All Posts By

Japanese Sewing Books

Sew-along Sewing Tutorials Sewing Videos

Sew Along with A Year of Sewing with Nani Iro – Part 2 of 4

August 13, 2022

Quick Recap of what we covered last week
Part 1 (6 Aug)
 – How to use the book, locating the patterns on the pattern sheet, tracing and adding seam allowances.

Today we will be cutting out the fabric pieces, preparing the pieces for sewing,  and completing steps 1 (front to front yoke) and 2 (making the placket)

The last two weeks we will cover
Part 3 (20 Aug) – Step 3 (Back to back yoke), Step 4 (Sewing front and back yokes together), Step 5 (Attaching the tie collar)
Part 4 (27 Aug) – Step 6 (Finish armholes), Step 7 (Pockets and side seams, Step 8 (Hemming)

Before we begin, let’s talk about pre-washing.

Prewashing 

Do you pre wash your fabric? It depends. For garments I will pre-wash if the final garment is meant to be fitting or if the length of the skirt/dress/pants is crucial. Especially if the substrate is made of natural fibres like cotton or linen that is sure to shrink a little, I will always prewash. Nothing special about the process since you should wash it the same way you would treat your laundry since that’s the way you will wash it after you are done sewing. For me I will serge the raw edges (very important or you will end up with a mess of threads) and also put it in a laundry net. Throw it in the washer and dryer, and always iron it before cutting it out. A crumpled piece of fabric will result in uneven pieces and affect the final outcome.

Having said that, there are times when I do not pre-wash. For example, in this video, the garment is a very loose fitting one. Even the neckline is an adjustable tie collar. So I did not prewash it. Length wise it might shrink a little but for this casual style and such a long dress it may not be very visible so I decided to save time and skip it.

Other than garments, I do not prewash when I’m making bags as well, because I find that certain fabrics especially quilting cottons tend to lose the “shine” and develop a slight worn looking “fuzz” once washed, which ruins the look of the bag. So I never prewash fabrics when making bags.

Ok let’s get started with today’s sew-along video, shall we?

Some notes about today’s sew-along.

Gathering of front yoke
The usual practice when gathering is to divide both the gathered piece, as well as the piece to be attached to, into equal sections so that you can pin them down at equal intervals and get an evenly gathered piece. However as you can see I did not do that in the video. This is because the 2 sections to be gathered are actually quite short so I was able to even out the gathers visually.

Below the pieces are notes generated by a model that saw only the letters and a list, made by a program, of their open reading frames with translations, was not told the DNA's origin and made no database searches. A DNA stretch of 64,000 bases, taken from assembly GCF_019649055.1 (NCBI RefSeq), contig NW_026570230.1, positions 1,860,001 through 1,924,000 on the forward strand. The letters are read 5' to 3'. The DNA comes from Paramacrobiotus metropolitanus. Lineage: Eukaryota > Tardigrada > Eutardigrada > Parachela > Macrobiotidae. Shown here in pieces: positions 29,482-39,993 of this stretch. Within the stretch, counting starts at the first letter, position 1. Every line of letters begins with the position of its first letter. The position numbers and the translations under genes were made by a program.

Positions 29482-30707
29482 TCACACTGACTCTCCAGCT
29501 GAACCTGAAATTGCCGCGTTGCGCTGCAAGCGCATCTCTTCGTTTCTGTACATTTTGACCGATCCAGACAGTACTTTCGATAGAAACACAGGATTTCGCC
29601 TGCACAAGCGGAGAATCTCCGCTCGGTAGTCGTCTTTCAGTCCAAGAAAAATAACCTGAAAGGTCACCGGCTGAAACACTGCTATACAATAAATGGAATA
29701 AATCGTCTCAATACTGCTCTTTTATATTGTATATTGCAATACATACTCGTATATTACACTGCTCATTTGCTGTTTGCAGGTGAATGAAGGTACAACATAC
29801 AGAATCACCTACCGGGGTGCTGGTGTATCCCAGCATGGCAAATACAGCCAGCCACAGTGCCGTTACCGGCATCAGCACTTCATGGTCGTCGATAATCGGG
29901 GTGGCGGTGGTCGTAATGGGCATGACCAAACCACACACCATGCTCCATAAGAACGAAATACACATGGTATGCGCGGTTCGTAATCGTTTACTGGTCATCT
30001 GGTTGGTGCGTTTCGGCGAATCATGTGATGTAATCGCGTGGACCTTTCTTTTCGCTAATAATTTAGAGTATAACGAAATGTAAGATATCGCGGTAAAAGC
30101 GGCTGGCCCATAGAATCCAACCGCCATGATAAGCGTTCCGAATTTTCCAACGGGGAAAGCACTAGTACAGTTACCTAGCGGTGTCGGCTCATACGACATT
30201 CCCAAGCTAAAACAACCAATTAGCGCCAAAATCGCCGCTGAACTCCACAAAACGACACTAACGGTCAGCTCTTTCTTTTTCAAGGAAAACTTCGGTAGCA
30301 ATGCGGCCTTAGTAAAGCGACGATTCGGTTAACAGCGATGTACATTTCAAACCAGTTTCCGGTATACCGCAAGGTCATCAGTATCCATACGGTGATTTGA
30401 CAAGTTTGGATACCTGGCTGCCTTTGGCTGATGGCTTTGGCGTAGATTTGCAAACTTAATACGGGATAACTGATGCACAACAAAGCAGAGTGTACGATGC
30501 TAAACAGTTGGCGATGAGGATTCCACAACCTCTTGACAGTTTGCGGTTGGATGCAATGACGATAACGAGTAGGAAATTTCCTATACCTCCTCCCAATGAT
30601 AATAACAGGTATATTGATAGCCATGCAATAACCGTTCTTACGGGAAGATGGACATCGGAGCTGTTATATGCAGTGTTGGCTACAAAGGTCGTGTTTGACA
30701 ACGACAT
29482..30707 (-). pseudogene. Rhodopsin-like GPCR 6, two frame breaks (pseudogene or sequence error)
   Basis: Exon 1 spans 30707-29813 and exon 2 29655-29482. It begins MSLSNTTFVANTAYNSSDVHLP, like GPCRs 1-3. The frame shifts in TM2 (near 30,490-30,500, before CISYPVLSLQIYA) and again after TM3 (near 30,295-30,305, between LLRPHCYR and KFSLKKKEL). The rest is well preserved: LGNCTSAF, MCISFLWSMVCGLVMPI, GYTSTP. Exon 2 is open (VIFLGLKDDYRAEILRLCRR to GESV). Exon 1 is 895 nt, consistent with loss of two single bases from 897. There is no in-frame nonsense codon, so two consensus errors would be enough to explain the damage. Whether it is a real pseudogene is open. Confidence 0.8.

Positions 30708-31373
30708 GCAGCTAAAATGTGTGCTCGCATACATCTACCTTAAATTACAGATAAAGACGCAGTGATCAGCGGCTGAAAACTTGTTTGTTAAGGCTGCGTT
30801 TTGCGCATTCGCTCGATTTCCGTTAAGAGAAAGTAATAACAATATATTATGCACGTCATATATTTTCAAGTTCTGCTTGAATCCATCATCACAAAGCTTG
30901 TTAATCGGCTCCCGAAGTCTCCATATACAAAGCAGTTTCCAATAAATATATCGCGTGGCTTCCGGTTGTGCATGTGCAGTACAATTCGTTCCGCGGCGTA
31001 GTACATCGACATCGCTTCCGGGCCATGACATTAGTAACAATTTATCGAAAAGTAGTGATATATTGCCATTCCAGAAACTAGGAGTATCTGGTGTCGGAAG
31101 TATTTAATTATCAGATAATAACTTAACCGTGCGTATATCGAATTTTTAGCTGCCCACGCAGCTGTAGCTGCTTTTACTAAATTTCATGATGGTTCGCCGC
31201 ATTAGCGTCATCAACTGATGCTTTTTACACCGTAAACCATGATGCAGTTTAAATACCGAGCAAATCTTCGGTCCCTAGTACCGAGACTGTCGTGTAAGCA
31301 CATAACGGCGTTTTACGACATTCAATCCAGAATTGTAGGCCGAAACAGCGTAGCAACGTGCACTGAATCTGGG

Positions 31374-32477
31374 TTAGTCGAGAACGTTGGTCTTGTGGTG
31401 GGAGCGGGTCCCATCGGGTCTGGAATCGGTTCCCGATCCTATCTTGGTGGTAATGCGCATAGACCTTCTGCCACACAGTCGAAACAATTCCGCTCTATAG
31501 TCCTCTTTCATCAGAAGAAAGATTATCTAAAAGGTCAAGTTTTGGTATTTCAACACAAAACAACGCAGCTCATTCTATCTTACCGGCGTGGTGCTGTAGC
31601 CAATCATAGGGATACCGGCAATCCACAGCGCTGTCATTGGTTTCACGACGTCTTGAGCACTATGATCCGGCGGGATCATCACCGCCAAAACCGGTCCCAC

Attaching front to front yoke
In the instructions, the front piece is sewn to both the inner and outer yokes in one step by sandwiching the gathers between the inner and outer front yoke. However, as I prefer to adjust the gathers as I sew, I did this in two steps. First by sewing the gathered sections to the outer yoke with slightly less than 1cm seam allowance, then finishing with the inner yoke with a 1cm seam allowance. You can do it either way.

Cutting with Scissors vs Rotary Cutter
If you are cutting fabric with a scissors, it might help to place more fabric weights or even pin your paper pattern pieces to the fabric. I use only two weights because when cutting with a rotary cutter I don’t have to lift the fabric so it doesn’t shift much. The fabric weights are just to keep the piece of paper in place. If you don’t have a rotary cutter / cutting mat, I strongly recommend it, it is a real game changer!

Transferring marks and notches
In the video I transferred all the marks and notches from the paper pattern to the fabric pieces. However some of it might get obscured once we serged the fabrics (especially the side pockets and side seams) so we will mark them again at a later stage. The more important marks and notches are the ones that show you where to gather for the front and back pieces, front and back yoke pieces, and also marking out the seam lines on the placket is important for a neat finish on the placket.

Where to buy (aff links)
Sewing book – A Year of Sewing with Nani Iro – https://amzn.to/3Jw73Ml
Clover curve rulers with seam allowances – https://amzn.to/3oWnHen
Clover long ruler (50cm) – https://amzn.to/3zE5szh
Staedtler 9mm mechanical pencil  – https://amzn.to/3JGkycs
Clover Awl (I can’t find the wooden version online sorry!) – https://amzn.to/3w6UZf9
Leonis Water Erasable Marking Pens. I was surprised when I received these because they were so small but despite it’s size they have outlasted any of the other markers I’ve had and does not dry out. – https://amzn.to/3w6UZf9
Clover Wonder Clips (Mini) good for thin fabrics and smaller crafts as it won’t weight it down – https://amzn.to/3w6UZf9
Clover Wonder Clips (regular) – more sturdy for holding pieces together for example when gathering – https://amzn.to/3bx9GAP
Panasonic cordless iron (it’s a small iron and no cord so it’s perfect for crafting. The shape of the iron also means you don’t have to twist your arm to iron hard to reach places like in between buttons – https://amzn.to/3vICXj8
Olfa Rotary Cutter 28mm – https://amzn.to/3oW8IBg
Olfa 28mm blades – https://amzn.to/3da4VxM
Olfa Small scissors (super sharp and precise for snipping curves and tiny areas) https://amzn.to/3zzCGzW
Olfa Cutting Mat – I join 2 sizes together A1 and A3 to fit on my Ikea cutting table https://amzn.to/3P5rZuy
And that’s it for today! I hope the video wasn’t too fast and the notes were clear enough. See you next week for part 2 where we will start cutting out fabric!

Credits
This sew-along is brought to you by Zakka Workshop. Zakka Workshop is a publisher of distinctive craft books, patterns, and kits inspired by fresh, contemporary Japanese design. They have lots of interesting craft books so do check them out at ZakkaWorkshop.com!

Sew-along Sewing Tutorials Sewing Videos

Sew Along with A Year of Sewing with Nani Iro – Part 1 of 4